Insights European Commission fines Valve and five publishers of video games €7.8 million for “geo-blocking” practices

The European Commission has fined Valve, owner of the online gaming platform “Steam”, and the five publishers Bandai Namco, Capcom, Focus Home, Koch Media and ZeniMax, € 7.8 million for breaching EU antitrust rules.

The Commission says that Valve and the publishers restricted cross-border sales of certain video games on the basis of the geographical location of users within the EEA, thereby engaging in “geo-blocking” practices. The fines for the publishers, totalling over €6 million, were reduced due to the companies’ cooperation with the Commission. Valve chose not to cooperate with the Commission and was fined over €1.6 million.

Steam is one of the world’s largest online video gaming platforms offering more than 35,000 games worldwide. It allows users, upon authentication, to directly download or stream video games. It also allows users who buy video games outside Steam, such as in brick-and-mortar shops (e.g. on DVDs) or digitally through downloads from third-party websites, to activate and play those games on Steam.

Valve provides video game publishers the technical means to activate and play games on Steam, including those games bought outside Steam, through “Steam activation keys”. Publishers include those keys in their video games for user authentication/activation. The video games are then sold by third party distributors across the EEA. Valve also offers the publishers a territory control function, which enables the setting up of geographical restrictions upon activation. The combination of Steam activation keys with the territory control function enables the “geo-blocking” of video games based on the geographical location of the user.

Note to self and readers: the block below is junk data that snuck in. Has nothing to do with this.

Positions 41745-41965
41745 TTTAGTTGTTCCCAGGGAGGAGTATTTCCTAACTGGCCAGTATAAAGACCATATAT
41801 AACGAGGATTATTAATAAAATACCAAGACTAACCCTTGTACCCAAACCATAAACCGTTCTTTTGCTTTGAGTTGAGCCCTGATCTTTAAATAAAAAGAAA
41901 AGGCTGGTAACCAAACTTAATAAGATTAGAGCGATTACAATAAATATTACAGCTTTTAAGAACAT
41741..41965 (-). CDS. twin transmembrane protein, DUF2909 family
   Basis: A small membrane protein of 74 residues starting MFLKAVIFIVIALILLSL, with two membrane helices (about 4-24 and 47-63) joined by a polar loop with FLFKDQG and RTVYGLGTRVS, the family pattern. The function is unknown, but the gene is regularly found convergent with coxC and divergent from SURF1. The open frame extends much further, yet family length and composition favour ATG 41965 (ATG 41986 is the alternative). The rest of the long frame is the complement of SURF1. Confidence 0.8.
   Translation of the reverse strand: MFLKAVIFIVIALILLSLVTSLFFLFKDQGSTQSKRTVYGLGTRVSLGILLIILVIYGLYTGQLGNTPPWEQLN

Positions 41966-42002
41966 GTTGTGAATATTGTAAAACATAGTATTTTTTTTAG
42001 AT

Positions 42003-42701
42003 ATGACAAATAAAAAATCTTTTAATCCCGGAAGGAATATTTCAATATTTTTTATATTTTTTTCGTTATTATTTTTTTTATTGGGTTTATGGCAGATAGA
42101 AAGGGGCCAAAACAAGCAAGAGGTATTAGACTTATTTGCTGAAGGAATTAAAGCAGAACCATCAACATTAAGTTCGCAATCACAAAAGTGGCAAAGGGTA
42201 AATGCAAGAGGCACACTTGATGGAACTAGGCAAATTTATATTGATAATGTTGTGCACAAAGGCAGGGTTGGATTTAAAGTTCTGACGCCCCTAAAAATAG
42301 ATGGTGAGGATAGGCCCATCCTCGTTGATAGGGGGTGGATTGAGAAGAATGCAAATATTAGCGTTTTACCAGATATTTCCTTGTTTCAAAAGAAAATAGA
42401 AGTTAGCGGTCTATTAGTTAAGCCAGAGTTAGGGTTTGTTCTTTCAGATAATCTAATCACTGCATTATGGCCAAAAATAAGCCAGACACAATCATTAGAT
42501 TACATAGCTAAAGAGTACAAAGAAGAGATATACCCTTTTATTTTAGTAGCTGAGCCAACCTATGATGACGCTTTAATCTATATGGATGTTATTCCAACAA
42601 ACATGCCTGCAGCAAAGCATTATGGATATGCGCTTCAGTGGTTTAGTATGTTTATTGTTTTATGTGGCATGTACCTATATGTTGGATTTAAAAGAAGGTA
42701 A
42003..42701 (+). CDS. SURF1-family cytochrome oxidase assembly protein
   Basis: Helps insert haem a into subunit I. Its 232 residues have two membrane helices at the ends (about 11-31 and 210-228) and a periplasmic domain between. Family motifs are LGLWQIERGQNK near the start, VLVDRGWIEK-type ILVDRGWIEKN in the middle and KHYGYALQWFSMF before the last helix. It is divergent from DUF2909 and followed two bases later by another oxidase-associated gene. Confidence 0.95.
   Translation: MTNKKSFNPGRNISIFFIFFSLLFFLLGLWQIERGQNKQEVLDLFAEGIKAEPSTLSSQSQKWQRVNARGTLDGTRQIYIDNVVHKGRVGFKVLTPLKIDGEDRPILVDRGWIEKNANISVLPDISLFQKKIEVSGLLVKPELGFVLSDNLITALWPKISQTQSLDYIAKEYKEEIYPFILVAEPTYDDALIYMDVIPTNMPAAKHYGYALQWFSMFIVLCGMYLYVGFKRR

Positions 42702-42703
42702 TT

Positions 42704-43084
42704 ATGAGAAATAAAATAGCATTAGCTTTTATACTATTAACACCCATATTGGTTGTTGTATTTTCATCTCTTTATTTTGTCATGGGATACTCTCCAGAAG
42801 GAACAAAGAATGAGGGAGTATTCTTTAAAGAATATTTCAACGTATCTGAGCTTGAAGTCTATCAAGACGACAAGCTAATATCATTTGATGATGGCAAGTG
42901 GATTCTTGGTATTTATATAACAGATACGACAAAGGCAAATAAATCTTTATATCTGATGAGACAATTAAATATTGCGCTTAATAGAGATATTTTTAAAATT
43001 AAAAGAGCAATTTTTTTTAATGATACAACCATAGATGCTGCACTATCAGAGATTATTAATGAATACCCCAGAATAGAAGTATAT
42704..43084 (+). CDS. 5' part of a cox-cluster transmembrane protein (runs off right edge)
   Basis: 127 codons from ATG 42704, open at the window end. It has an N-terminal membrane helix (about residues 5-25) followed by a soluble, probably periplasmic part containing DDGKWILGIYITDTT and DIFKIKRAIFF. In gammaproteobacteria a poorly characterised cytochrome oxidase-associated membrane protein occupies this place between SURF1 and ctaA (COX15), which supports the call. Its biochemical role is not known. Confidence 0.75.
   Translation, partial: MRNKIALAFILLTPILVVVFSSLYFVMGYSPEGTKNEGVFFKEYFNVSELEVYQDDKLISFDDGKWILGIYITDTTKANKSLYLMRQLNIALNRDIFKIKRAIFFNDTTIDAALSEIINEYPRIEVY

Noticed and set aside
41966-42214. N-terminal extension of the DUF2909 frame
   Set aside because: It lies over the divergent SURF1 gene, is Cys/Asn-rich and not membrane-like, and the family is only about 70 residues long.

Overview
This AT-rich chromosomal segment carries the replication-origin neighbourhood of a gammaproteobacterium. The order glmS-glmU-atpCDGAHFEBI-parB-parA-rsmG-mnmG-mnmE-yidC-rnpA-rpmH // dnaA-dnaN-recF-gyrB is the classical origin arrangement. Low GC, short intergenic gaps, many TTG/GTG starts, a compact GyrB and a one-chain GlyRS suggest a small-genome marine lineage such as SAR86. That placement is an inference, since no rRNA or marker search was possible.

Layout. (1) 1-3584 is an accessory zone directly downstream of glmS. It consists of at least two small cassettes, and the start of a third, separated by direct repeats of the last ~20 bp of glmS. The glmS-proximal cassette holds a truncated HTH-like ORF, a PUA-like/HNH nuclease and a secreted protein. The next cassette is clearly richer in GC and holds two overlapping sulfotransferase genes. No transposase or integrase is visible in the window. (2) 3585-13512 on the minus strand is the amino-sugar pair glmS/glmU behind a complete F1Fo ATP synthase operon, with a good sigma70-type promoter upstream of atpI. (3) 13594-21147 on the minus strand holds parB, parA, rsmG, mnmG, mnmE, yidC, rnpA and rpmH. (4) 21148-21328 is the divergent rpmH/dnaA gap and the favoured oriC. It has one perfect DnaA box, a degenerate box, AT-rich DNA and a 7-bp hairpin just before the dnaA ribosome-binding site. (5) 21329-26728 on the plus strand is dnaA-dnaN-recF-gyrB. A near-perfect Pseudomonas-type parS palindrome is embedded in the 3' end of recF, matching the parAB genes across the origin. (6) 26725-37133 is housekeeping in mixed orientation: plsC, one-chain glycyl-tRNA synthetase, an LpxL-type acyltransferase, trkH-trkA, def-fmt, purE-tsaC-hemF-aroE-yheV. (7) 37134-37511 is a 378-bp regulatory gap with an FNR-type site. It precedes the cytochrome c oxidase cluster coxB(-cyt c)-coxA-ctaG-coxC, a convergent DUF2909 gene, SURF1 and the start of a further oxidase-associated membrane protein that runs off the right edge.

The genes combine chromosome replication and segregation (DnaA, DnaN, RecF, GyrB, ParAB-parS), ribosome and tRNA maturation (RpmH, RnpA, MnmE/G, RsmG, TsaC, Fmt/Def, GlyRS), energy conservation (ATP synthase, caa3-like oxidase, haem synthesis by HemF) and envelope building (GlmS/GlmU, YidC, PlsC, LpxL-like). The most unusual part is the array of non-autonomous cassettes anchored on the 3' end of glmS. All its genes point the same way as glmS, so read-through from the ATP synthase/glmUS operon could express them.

The video game publishers granted Valve a non-exclusive licence to exploit certain video games on a worldwide basis, including the entirety of the EEA. In turn, Valve granted the publishers a licence for the use of Steam activation keys for the distribution of those video games outside Steam. The publishers asked Valve to set up geographical restrictions and to provide geo-blocked Steam activation keys. The publishers provided those keys to their distributors for the sale and distribution of the video games in the Member States concerned. As a result, users located outside a designated Member State were prevented from activating a given PC video game with Steam activation keys.

The Commission found that by bilaterally agreeing to geo-block certain video games from outside a specific territory, Valve and each publisher partitioned the EEA market in violation of EU antitrust rules.  The geo-blocking practices concerned around 100 video games of different genres, including sports, simulation and action games. The Commission concluded that the practices denied European consumers the benefits of the EU’s Digital Single Market to shop around between Member States to find the most suitable offer. To read the Commission’s press release in full, click here.